We also need to keep in mind the following obligations which are imposed to the financier and from which he cannot derogate when the parties belong to member states of the Convention:

Per article 13.2, letter b and 13.3, the financier cannot capitalize a contractual clause which permits him to claim anticipated payments of the leasing installments from the user, in case the contract was terminated, however he has the right to claim this value under the form of damages, which will evidently need to be proven. Although in the ordinance we cannot clearly find this provision, we consider that through the corroboration article 158 of OG 51/1997 with article 15499 of the Civil Code, the same judicial effects can be obtained.

Through a doubtful interpretation, in our opinion, there have often been encountered in jurisprudence cases in which the financier prevails, after the termination of the contract, over the benefit offered to the leasing contract by article 8 of OG 51/1997, respectively the executory title10. Obviously, this fact, although often encountered in jurisprudence, is practically impossible, because by termination the creditor loses the benefit offered by the power of the executory title of the leasing contract, because it practically ceases to exist (by declaring dissolution the executory title is disbanded), through dissolution the contract no longer produces future effects, starting from the date the dissolution was declared11. Thus, if the user refuses to willingly surrender the asset or to pay the due and unpaid installments accumulated up to the date of the dissolution, after it was declared, the financier will only be able to use common law. The financier however, can surrender its right of requesting the dissolution of the contract, and can request the execution of the contract by the user, obligating the user to pay damages for the delayed execution of the payments he owed, over the contract’s term, taking advantage of the executory title enforced by the law to the leasing contract. Therefore if, the financier will opt to keep the ongoing contract, the asset will stay in the user’s possession, and the financier will be able to enforce in virtue of this title, the entire value of the leasing contract, minus the residual value, in my opinion, because up to the payment of this value the user has the right to choose the finality of the leasing contract (Tomescu, 2015).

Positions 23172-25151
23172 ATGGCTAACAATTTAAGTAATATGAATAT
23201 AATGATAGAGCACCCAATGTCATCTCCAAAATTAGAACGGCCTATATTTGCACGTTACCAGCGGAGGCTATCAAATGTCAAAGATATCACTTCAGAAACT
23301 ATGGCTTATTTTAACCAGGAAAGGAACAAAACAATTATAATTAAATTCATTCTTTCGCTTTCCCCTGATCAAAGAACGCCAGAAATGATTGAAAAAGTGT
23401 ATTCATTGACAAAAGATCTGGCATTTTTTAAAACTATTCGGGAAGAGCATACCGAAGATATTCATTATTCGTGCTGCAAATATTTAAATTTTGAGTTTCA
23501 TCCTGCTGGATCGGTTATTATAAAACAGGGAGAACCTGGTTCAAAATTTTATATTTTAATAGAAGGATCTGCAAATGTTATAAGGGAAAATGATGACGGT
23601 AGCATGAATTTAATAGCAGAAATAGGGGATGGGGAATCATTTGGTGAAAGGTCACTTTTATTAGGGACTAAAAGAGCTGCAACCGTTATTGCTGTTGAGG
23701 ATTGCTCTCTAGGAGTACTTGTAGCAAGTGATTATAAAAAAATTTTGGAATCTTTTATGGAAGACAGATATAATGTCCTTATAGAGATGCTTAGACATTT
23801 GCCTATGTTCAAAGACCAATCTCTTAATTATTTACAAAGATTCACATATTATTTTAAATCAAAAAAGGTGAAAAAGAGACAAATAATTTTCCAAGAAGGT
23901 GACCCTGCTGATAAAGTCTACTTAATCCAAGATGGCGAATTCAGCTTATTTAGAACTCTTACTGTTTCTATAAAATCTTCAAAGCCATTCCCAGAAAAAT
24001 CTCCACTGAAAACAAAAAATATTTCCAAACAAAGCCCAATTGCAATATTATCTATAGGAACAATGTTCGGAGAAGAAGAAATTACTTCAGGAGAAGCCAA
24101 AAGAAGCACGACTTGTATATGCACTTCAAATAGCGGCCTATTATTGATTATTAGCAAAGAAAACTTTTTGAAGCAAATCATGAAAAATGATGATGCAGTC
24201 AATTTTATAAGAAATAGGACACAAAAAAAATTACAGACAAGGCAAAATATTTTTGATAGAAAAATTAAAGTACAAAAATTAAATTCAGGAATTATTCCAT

• The financier, however, per article 13.5 from the UNIDROIT convention has the right to claim an anticipated payment of the leasing installments from the user and the dissolution of the contract, only if he can prove, without a doubt, that he offered the debtor the possibility of taking remedial actions for this situation;

  • The supplier will not be able to terminate the supplying contract, without the financier’s consent (art 10.2);

  • The user has the right to retain the payment of the installments until the financier will execute his obligation of delivering the assets which are the object of the leasing contract under the condition that the user’s does not lose the right of refusing the asset (art 12.3);

  • Without bringing any damage to the user’s rights to turn against the supplier (art. 10.1), in case of failed or inadequate delivery, he can turn against the financier as well, but only if it is shown that this resulted from the financier’s action or omission (art. 12.5);

Thus, hoping towards a revitalization of the Romanian leasing marker, we consider opportune to revise the current legislation and to complete it according to international norms, a starting point for this would be the provisions of the current Civil Code, which has already started to produce effects.